The conference adopts power and politics as central lenses to understand and explore the future of taxation and reforms in the Global South, with a particular focus on Africa. Across two days, the sessions explore the role of powerful interest groups and elites in shaping the fiscal state and tax policies, how norms, trust, and enforcement affect peoples’ attitudes towards taxation and the state, as well as how the legacy of historical political institutions may impact on current and future development.
Recent years have seen a massive growth in the academic and policy-oriented literature on taxation in developing countries, with a particular focus on Sub-Saharan Africa. The renewed interest in taxation reﬂects a concern for domestic revenue mobilisation to ﬁnance public spending, as well as recognition of the centrality of taxation to growth, redistribution, and promotion of a social fiscal contract between citizen state.
Using taxation to promote a fiscal contract between the state and citizens is not a given. Predatory taxation has produced revolts and widespread resistance by citizens. Thus, encouraging extractive governments to collect more taxes, and “keeping one’s fingers crossed for a governance dividend from taxation”, is likely to be naïve at best and harmful at worst.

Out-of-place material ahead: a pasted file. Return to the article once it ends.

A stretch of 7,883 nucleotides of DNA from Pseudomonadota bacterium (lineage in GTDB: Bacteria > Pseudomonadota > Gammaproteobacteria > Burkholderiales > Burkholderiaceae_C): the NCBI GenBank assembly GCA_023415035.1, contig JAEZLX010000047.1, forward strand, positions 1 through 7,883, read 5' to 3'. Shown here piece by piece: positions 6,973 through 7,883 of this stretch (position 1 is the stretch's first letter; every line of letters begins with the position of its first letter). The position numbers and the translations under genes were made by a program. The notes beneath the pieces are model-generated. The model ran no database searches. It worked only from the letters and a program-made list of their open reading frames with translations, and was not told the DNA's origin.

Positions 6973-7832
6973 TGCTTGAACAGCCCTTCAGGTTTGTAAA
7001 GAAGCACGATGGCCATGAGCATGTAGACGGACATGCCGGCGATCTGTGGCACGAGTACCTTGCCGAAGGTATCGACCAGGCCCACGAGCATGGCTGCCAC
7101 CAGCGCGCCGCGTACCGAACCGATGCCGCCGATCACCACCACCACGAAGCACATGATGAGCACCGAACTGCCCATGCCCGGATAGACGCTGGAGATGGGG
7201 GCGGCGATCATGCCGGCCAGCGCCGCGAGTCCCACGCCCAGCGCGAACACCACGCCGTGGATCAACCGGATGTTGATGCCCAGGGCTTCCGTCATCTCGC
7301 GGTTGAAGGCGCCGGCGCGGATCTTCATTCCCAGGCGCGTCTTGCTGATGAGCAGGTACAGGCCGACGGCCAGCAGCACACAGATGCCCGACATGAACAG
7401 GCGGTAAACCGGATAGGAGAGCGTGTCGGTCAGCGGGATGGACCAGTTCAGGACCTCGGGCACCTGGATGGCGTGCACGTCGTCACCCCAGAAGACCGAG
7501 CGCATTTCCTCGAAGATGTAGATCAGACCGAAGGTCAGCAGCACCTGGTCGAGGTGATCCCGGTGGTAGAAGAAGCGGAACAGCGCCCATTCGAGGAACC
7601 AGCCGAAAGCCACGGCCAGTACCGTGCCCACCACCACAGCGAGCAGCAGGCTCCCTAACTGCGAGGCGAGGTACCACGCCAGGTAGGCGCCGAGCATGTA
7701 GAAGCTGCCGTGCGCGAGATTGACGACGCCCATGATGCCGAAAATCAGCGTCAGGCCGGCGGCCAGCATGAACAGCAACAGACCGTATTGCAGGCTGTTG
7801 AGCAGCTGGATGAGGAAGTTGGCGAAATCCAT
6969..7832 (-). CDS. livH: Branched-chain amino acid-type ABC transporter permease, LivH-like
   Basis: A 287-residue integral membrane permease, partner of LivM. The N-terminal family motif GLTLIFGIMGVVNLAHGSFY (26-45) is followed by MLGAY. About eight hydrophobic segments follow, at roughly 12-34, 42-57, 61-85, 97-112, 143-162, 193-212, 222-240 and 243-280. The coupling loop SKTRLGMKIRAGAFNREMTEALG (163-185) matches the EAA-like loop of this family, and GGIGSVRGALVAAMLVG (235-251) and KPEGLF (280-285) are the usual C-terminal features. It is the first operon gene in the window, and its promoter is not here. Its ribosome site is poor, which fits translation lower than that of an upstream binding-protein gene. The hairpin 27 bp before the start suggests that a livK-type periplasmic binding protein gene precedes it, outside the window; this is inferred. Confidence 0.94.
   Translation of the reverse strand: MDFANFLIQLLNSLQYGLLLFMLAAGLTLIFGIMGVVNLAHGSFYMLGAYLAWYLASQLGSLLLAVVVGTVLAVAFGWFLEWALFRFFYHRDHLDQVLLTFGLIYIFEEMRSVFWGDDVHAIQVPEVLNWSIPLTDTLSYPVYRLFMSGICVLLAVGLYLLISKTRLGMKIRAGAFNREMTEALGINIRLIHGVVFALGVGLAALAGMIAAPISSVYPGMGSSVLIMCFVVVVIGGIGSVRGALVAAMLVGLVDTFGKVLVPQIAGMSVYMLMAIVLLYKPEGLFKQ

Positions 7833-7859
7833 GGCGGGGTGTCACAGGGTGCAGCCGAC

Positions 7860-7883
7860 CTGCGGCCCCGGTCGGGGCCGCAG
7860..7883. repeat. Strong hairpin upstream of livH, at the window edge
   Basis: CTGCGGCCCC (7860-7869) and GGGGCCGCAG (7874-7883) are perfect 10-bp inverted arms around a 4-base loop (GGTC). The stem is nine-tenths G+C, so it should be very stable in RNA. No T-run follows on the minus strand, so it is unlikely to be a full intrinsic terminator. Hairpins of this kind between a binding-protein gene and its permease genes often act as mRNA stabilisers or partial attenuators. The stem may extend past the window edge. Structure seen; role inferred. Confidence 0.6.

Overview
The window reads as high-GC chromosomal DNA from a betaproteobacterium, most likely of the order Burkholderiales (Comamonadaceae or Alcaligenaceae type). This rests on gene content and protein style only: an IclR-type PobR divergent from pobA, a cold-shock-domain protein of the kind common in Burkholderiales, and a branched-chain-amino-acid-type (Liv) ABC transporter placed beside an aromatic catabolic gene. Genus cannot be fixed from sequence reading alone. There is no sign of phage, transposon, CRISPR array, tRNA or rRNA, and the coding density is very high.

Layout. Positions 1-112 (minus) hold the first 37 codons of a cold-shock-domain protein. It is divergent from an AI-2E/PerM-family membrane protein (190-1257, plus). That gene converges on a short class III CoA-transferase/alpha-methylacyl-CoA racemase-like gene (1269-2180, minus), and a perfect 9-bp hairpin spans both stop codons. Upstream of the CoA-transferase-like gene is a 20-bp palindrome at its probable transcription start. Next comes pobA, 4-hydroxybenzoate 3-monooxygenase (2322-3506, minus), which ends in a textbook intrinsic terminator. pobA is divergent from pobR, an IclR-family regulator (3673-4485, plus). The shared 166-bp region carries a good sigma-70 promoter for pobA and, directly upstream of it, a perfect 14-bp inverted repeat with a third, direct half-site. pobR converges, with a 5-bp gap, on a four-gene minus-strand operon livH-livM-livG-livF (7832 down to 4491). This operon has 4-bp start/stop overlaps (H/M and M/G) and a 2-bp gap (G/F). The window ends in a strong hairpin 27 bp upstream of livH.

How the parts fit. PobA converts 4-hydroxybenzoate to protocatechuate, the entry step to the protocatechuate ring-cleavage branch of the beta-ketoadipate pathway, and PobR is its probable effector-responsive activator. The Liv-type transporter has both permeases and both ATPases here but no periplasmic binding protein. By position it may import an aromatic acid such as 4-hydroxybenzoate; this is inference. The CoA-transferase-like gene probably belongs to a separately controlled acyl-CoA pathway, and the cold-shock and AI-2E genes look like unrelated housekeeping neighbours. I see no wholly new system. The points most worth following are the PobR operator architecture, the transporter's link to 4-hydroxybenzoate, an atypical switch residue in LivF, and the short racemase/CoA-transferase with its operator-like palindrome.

Much of the existing research on state building presupposes environments where property rights and contracts are enforced by a state. Current literature tends to emphasize weak administrative capacity, lack of accountability, corruption, foreign aid, and resource dependence of African states as key explanation behind low tax-to-GDP ratios. There is robust evidence that this is the case in many settings. However, the problem is also one of power and politics, including elite’s capture of key state institutions, enabled by the Western tax avoidance industry. South Africa under Jacob Zuma’s presidency and Russia during the last two decades are prominent examples of elite capture. In other settings, such as in the Democratic Republic of Congo, Somalia and in the Sahel, the state is not the dominant actor for service provision and security to local populations. Armed groups regularly establish illegal monopolies of violence, offer protection, raise taxes, run administrations, and often enjoy more legitimacy than the central government. Moreover, since most African states appeared late through history – during the second half of the 20th century – the persistent legacy of pre-colonial and colonial political institutions affect peoples’ current attitudes towards taxation and the legitimacy of political authority.